Against the Fire: Outlaw Lawman

By: Kat Martin & Delores Fossen



One




The screech of the siren didn’t reach him at first. Exhausted from a hard day’s work, Gabriel Raines slept soundly. But as the shrill cry drew closer and the flashing red lights lit the walls inside his bedroom, something registered in the depths of his mind and he stirred.

Gabe blinked awake, eyes instantly alert as had become his habit during his years as a marine. He’d been out of the corps for years but some things just didn’t change.

The wail of the siren grew louder on the street below the window of his downtown Dallas condominium, then the fire truck shot past and the sounds began to dim as the vehicle drove farther away. With a weary sigh, Gabe turned to look at the red neon numbers on his alarm clock. Three-thirty.

Running a hand over his face, he lay back against the pillow, hoping like hell he’d be able to get back to sleep.

He might have if his cell phone hadn’t started ringing.

The siren’s wail had stopped. The fire truck had reached its destination, which meant the fire was nearby, and the sound of a second engine was beginning to fill the night. Gabe reached toward the nightstand and picked up his cell phone, flipped it open and pressed it against his ear.

“Whoever this is,” he grumbled, “this had better be important.”

“There’s a fire at the Dallas Towers.” The voice of his foreman, Sam McBride, floated over the line. “Looks like all our hard work is going up in smoke.”

Adrenaline jolted through him. Gabe swung his long legs to the side of the bed. “Are you sure it’s the Towers?”

“I was on my way home, about a block away when I heard the first fire truck. I saw it turn toward the Towers and decided to see what was going on.”

Already off the mattress, Gabe pressed the phone more tightly against his ear. “You see what part of the structure is involved?”

“I could see flames in the lobby.”

“Son of a bitch.” They were almost finished with the major renovation they were doing on the Tower’s soaring marble lobby. Almost.

He took a breath to steady himself as he walked toward his closet. “If you were just heading home, you must have had a pretty hot date.”

“I didn’t spend the night if that tells you anything.”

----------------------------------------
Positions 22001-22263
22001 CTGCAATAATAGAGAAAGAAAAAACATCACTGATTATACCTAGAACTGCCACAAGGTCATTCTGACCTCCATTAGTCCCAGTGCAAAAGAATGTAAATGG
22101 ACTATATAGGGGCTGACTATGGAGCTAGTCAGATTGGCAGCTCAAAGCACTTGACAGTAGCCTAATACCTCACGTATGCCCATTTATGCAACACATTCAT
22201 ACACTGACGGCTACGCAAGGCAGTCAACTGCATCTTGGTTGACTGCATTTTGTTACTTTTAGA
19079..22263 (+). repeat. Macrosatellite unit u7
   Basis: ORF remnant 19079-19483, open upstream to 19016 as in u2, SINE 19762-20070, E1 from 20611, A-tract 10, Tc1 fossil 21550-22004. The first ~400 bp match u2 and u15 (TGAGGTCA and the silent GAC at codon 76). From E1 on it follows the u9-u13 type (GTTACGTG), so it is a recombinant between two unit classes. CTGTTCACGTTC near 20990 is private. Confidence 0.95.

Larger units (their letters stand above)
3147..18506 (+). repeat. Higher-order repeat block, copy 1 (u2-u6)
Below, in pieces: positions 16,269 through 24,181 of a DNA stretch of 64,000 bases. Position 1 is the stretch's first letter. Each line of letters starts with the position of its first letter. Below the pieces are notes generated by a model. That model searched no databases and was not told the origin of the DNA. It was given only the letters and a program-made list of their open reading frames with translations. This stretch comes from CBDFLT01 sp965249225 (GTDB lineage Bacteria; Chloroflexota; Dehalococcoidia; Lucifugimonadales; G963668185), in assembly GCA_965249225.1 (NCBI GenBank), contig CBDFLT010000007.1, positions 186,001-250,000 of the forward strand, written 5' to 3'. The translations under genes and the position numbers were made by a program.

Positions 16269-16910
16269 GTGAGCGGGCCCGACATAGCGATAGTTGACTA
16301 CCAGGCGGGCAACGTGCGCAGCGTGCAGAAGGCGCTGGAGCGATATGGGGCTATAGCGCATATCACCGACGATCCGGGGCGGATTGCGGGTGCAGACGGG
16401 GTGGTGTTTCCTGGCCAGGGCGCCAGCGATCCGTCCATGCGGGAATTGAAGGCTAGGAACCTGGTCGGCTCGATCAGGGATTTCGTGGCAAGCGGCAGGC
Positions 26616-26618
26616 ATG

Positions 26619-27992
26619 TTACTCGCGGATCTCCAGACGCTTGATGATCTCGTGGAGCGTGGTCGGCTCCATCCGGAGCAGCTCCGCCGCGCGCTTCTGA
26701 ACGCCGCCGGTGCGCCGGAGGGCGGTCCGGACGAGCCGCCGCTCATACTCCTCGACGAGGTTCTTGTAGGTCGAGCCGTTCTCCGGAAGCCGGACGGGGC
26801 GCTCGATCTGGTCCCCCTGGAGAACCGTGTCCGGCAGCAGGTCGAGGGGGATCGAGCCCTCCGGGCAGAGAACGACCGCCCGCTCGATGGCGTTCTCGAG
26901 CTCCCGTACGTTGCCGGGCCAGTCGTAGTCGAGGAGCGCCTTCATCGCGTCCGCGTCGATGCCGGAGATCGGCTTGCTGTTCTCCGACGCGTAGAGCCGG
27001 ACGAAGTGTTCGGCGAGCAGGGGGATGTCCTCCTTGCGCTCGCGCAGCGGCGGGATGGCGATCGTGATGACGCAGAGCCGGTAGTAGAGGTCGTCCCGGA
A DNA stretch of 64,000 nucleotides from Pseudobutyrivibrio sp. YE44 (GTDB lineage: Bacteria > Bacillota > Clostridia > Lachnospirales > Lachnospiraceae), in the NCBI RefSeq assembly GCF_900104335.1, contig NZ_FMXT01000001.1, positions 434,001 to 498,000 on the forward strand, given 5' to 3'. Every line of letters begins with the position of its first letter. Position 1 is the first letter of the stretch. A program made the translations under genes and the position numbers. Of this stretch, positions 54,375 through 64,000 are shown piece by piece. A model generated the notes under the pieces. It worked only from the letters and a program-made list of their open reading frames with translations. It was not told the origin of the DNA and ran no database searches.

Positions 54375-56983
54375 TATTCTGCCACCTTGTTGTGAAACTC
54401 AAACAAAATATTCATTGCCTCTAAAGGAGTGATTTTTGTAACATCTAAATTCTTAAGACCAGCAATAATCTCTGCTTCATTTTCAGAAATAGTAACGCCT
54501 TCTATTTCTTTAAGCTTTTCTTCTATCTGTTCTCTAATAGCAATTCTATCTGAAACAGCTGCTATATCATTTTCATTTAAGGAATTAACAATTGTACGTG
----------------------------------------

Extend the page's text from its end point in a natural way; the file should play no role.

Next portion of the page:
Like Gabe, Sam was a bachelor and both of them lived downtown. An area that formerly consisted of run-down buildings was being revitalized, turned into a chic little district of shops and boutiques. Gabe had built the condos Sam lived in, as well as the Las Posas development that housed his own unit.

“I’m getting dressed. I’ll be there in fifteen minutes.”

Gabe closed the phone. He should have known things were going too well. In his experience, every time life went a little too smoothly, bad news lurked around the corner.

Naked, he crossed to the oak dresser against the far wall, jerked open his underwear drawer and pulled out briefs and a pair of socks. Dragging on a pair of jeans and a Dallas Cowboys T-shirt, he ignored the row of Western boots sitting on the closet floor and shoved his size-thirteen feet into the heavy leather boots he wore when he was working.

Gabe left the condo and a few minutes later, he was pulling his big white GMC extended cab pickup over to the curb just a little ways down the block from the Towers. Smoke and flame billowed out through the open glass doors leading into the lobby, but the fire boys were at work inside and had three powerful jets of water hitting the building from different angles. With any luck, the blaze would be brought under control before it burned into the offices on the floors above.

The bad news was, the lobby would have to be completely rebuilt.

Son of a bitch.

“At least the building was insured.” Sam McBride strode toward him, almost as tall as Gabe’s six-foot-two-inch frame, but instead of having Gabe’s dark hair, blue eyes and muscular build, Sam was blond and lanky. On top of being a damned good employee, he was Gabe’s best friend.

“Well, I guess that’s something. It’ll sure put us behind schedule, though. I was hoping to finish up here, split the crew up, use the guys to finish our other projects.”

“Not gonna happen,” Sam said.

Gabe looked up to see one of the firemen walking toward them in full battle gear: fire protection suit, helmet, goggles, high rubber boots.

“Be better if you stepped back a little,” the fireman said, “kept out of the way.”

“I’m Gabriel Raines. My company’s been rebuilding the lobby. A lot of my equipment is still in there.”

“Sorry to hear that, Mr. Raines. Most everything in the lobby’s completely gone. It was a hot, fast fire. We’re lucky we were able to get a handle on it so quickly.”

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